LESSON - Five Ways Data Warehouses Can Promote Visual Problem-Solving
By Dan Everett, Product Marketing, Hyperion Solutions Corporation
Ask a group of executives whether they consider themselves visual thinkers, and most will answer “Yes,” excited you’ve divined one of their core character strengths. Visual thinking is one of the most powerful ways to solve problems.
It’s unfortunate, then, that popular business intelligence products do so little to embrace visual analysis. Most reporting and analysis products suffer from five fundamental visual design flaws that defeat problem solving. This article will discuss these flaws and introduce best practice solutions.
1. Show Multi-Dimensional Relationships
The effectiveness of data warehouses is ultimately constrained by the success of their interfaces. Yet most interfaces struggle to present even two or three dimensions of a business problem effectively. To be effective, interfaces should be designed to display multi-dimensional problems to business people in a compelling way.
2. Provide Customizable Views of Business Problems
Software vendors like to boast about the large number of canned charting templates in their reporting packages. Yet no number of templates is sufficient to provide all business users with answers to all of their particular questions. The best practice solution to such problems is to give people the ability to easily build custom views using a front-end interface with drag-and-drop functionality, to create the visual analyses they need to answer the particular questions of their departments—without being constrained by templates.
3. Combine Querying and Visual Analysis into a Unified Process
Most data warehouse deployments separate the process of querying a database from the process of visualizing results. That is, problem solvers must generate queries and then conduct one-off visual analyses using a charting wizard. Hours pass before even a few basic business questions are answered. People can’t answer a series of questions if the process of creating a view of data is divorced from the process of retrieving records.
The best practice solution to this problem is to use software interfaces that unite querying and visual analysis into a single process. In these deployments, dragging and dropping data fields automatically produces both the queries and the visual results needed to progress to the next stage of analysis, enabling users to focus on the visual layouts without distracting details.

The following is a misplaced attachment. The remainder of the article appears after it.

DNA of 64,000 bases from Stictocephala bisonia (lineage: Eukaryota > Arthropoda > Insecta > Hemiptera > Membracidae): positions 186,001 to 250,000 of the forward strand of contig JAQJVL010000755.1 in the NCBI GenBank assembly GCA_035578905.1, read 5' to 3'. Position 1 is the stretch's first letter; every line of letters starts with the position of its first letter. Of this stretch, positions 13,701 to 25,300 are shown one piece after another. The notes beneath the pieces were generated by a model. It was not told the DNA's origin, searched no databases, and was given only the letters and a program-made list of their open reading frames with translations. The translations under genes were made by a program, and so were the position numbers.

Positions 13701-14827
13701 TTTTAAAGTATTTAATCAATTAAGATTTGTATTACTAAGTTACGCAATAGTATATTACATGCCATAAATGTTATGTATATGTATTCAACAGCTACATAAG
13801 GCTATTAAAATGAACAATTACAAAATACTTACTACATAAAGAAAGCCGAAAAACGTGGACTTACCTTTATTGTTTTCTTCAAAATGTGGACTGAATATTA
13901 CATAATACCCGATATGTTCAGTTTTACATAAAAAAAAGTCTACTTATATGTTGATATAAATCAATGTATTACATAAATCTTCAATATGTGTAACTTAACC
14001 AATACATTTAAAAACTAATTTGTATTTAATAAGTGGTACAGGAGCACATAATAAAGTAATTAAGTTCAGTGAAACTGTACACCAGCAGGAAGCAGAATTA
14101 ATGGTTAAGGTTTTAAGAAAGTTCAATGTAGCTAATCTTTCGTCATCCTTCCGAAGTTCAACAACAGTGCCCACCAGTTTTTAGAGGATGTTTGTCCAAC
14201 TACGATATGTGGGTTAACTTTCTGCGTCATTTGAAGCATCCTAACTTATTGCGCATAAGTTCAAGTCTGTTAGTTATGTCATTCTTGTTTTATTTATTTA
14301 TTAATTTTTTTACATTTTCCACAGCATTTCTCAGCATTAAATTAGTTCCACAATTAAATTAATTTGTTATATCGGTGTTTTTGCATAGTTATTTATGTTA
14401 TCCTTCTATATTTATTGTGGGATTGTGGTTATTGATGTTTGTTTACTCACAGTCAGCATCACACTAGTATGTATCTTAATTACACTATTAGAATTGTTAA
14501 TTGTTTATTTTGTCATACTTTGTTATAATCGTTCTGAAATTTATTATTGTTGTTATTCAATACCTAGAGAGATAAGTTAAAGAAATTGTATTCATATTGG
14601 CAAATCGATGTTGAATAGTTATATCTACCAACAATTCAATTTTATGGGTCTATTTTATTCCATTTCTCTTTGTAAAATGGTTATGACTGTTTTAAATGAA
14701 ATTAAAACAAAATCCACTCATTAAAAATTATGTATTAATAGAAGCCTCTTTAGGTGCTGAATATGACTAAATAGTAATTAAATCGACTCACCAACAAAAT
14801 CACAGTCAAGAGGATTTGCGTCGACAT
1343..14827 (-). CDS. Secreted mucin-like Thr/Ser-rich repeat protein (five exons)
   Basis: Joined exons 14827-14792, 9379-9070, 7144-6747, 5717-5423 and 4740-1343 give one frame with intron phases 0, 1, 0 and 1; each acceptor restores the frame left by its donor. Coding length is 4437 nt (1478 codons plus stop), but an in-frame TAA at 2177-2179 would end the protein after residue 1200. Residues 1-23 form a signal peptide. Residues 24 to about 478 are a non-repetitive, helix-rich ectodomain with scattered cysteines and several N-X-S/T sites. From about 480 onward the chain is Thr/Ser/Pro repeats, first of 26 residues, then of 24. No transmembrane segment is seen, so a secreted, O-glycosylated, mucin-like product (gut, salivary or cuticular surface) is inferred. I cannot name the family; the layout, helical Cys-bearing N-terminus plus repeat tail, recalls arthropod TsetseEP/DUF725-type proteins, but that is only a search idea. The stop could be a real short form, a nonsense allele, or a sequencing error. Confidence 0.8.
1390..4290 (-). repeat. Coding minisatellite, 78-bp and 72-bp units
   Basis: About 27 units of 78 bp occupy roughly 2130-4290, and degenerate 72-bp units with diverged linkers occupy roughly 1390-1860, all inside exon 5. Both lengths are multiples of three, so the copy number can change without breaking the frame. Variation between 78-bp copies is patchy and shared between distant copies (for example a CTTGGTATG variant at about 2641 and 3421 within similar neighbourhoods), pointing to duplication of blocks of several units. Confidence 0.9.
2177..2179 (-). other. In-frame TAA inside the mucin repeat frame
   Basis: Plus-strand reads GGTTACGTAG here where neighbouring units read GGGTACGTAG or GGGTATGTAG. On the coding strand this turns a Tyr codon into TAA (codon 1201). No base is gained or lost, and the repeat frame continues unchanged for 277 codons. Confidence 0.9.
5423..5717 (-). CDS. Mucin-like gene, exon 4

4. Support Visual Data Extraction
A considerable portion of end-user business questions involve the extraction of data. Unfortunately, most reporting and analysis front-ends suffer from a shortcoming that makes data extraction time-consuming: they separate visual analysis from data extraction. If end users are not able to “reach out and grab” data that interests them, they can’t leverage the full power of databases for their daily workflow.
The solution is to deploy interfaces that support visual extraction, selecting records or tuples from a graphical view of data and exporting them directly to another application (i.e., Excel). This type of interaction dramatically improves the productivity of knowledge workers.
5. High-Performance Warehouse
The performance of a visual analysis system is ultimately determined by the performance of enterprise data stores. All of the visual analysis best practices outlined here, for instance, require data sources fast enough for interactive analysis. Characteristics of a high-performance data store that can support visual analysis include scalability, query response, query predictability, and refresh latency.
Software interfaces that facilitate visual problem solving are becoming a successful new addition to business intelligence deployments worldwide. The common theme of successful solutions is that they enable real-time “visual analysis sessions” with data. A first view not only provides an insight (“Costs are increasing”), but also suggests additional questions (“Which products are responsible for the increase?”). Successful deployments enable people to interact immediately with the first picture required for visual problem solving at the speed of thought.
“Hyperion Visual Explorer is not just a slick way to visualize; it’s a slick way to visually analyze." Wayne Eckerson, TDWI
This article originally appeared in the issue of .